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Saying mango in Russian

By Mike Peters | China Daily | Updated: 2013-05-04 07:57

Saying mango in Russian

Fish lovers can't miss with the perfectly grilled trout. [Photo by Mike Peters / China Daily]

We know it as an exotic tropical food that is dripping with sweetness, so why associate a mango with Russian food? Mike Peters finds out.

It's not the first word you think of when Russian food is being discussed. A mango in Russia? We were scratching our heads at the very idea, but when two expatriates from Moscow insisted it was the place to get the authentic grub, we were on our way.

Mango the "restoclub" is in the heart of the Cyrillic-alphabet district in Beijing's Ritan Park. It's right across the street from Chocolate, the iconic nightclub famous for its sophisticated bar, its glitzy stage shows with ooh-la-la pole dancers, and long-legged blondes who roam the dance floor and may or may not just wanna have fun.

Mango is sometimes described as "like Chocolate but smaller," but that hardly does it justice. While Mango, too, has a lively floorshow with spangled Russian and Cuban dancers in two nightly performances at 8:30 pm and midnight, it lacks the salacious sense cultivated by Chocolate that one of the lovelies may land in your lap.

Most of the crowd seems to be here to eat as well as to party.

We started with the namesake mango salad, with slabs of the sweet fruit topping a romaine salad festooned with Parmesan cheese, and a robust bowl of borscht, the hot beet soup beloved in Mother Russia. This version is studded with tender bits of beef and sour cream, perhaps the best we've had in Beijing.

Also impressive: Kiev-style chicken, a breaded chicken cutlet that's been pounded and rolled in cold garlic butter and herbs, then breaded and either baked or fried. This dish often gets dried out in other Russian eateries - odd, since it's a classic barometer used to judge the authenticity of the kitchen.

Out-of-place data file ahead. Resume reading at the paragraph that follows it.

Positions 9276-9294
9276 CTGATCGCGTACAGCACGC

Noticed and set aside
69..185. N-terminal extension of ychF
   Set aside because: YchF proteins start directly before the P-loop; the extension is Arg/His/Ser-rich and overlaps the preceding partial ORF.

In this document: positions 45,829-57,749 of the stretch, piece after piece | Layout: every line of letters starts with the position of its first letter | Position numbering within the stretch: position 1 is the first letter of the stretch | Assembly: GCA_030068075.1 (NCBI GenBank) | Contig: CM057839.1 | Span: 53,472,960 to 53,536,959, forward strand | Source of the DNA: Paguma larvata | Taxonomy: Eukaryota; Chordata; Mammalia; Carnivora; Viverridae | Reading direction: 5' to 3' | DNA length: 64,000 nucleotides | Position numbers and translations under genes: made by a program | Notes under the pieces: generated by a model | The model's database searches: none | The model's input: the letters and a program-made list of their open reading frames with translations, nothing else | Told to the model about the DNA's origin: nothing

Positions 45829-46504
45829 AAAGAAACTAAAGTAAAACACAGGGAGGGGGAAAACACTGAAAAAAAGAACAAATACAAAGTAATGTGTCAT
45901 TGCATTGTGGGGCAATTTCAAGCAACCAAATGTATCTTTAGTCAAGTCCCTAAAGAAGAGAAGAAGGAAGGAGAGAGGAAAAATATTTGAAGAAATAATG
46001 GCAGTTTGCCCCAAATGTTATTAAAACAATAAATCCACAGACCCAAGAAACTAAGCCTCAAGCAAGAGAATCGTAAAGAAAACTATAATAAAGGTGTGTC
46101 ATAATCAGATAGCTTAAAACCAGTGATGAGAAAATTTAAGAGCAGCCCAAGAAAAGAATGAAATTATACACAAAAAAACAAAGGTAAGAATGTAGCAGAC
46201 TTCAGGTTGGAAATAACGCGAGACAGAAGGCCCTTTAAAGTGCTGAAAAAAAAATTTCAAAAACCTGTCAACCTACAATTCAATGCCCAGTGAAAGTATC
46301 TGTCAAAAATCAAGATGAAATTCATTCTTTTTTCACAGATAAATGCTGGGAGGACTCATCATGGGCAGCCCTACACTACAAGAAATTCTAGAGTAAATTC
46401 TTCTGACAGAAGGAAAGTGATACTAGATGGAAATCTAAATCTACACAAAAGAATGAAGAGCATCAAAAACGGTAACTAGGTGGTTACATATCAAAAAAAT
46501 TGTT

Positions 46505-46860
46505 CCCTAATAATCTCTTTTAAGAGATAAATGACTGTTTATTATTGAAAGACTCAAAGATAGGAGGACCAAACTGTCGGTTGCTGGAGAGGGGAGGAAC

But when we cut into this cutlet, we got a kiss of savory steam as we watched butter ooze out onto the plate - hints that the meat inside was nice and juicy. We got a buttery scoop of mashed potato on the side as well as a small salad of lettuce, onion and julienned carrots.

Saying mango in Russian

Beef stroganoff was another winner. The slow-cooked strips of beef were tender, the mushrooms adding a fugue of earthiness, the whole stew redolent with paprika but not overwhelmed. This was serious comfort food for the last chilly days in Beijing.

Baked trout was a nice surprise, since I tend to find this dish overly mayonnaised. This tasty slab of fish was daubed with just enough mayo to give it tang but not squelchiness, and then smothered in cheese. This construction was popped into the oven until the flavors melded and the crust had nicely browned. Yum!

The food to that point was so hearty we had to pass on the dessert offerings, though our server tsk-tsked as we skipped the tiramisu. Maybe next time.

We did enjoy a couple of glasses of Baltika, which comes in varieties that are numbered, not named. Higher numbers are increasingly robust (read alcoholic). The No 3 is the Baltika "classic", a 4.8 percent alcohol brew with a clear gold color, a light malt flavor, slight hop bitterness, medium body and clean, creamy "mouthfeel". All that's according to You can just call it refreshing and delicious. Also available is No 7 if you want a bigger kick in the pants.

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Saying mango in Russian

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